What is the cash price for such a personalized, comprehensive, advanced and actionable set of annual labs? About $40.

You might be reading this and thinking back to your last physical exam and looking at everything that might have been lacking. I do not write this to put down other primary care doctors – virtually every PCP that I have met is doing the best that they can under the constraints placed on them. I was a PCP in a hospital-owned outpatient clinic. We had 20-30 patients that we needed to see every day and patients were booked in 15 increments (30 minute for physicals). What people do not realize is their appointment time starts when they check in and most appointment times are over before the doctor even enters the room. Studies show that face-to-face time with your doctor in this setting is 5-7 minutes. I was not able to address even half of what should be addressed in this setting (let alone get to all of the questions or concerns the patient brought with them). I just did not have the time.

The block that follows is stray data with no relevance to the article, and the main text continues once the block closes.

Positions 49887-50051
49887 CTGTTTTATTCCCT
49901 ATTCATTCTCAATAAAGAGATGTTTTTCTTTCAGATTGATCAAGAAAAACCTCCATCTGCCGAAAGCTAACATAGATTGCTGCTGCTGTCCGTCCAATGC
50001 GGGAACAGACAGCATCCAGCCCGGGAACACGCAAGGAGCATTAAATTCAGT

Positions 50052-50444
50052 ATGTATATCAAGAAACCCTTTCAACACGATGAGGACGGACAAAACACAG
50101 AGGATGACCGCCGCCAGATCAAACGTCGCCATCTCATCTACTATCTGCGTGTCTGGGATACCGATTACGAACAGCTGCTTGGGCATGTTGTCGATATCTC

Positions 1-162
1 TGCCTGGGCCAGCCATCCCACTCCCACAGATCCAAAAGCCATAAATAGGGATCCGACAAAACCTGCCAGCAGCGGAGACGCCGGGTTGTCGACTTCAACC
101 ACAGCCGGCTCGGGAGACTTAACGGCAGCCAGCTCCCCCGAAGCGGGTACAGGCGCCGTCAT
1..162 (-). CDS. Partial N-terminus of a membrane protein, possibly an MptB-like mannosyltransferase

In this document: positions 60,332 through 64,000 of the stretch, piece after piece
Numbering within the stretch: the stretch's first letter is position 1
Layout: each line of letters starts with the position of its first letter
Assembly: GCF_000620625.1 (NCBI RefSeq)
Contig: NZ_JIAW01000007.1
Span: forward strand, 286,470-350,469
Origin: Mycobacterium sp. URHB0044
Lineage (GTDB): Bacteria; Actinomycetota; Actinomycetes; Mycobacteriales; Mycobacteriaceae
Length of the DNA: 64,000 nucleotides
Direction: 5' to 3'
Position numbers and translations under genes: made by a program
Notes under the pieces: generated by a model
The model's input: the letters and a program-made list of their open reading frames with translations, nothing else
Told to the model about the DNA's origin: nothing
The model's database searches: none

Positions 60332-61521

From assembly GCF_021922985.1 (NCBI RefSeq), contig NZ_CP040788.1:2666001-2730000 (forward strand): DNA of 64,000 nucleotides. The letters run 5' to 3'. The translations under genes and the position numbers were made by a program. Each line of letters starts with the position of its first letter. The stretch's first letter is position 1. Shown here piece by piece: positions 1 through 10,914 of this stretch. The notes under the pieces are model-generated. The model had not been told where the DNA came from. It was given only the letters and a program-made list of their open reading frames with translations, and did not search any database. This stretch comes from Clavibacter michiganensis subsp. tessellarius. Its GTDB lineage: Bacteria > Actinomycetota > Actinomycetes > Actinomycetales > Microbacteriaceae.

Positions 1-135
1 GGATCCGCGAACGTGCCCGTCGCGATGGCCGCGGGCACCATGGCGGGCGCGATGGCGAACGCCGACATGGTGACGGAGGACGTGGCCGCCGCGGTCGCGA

Now that I am the owner of my direct primary care practice, I no longer have to take care of patients under some (non-physician) administrator’s productivity schedule or abide by what the big box insurance company deems appropriate for their wallets…I mean patient care. I can put all of my energy and focus into just being the doctor and providing patients with true personalized and comprehensive primary care. I have the time to give directly to my patients as well as the time to stay on top of the latest medical information to directly improve their health and wellness.

Do not be afraid to ask for more time at your next annual physical. This is where the most impactful changes in your health often happen.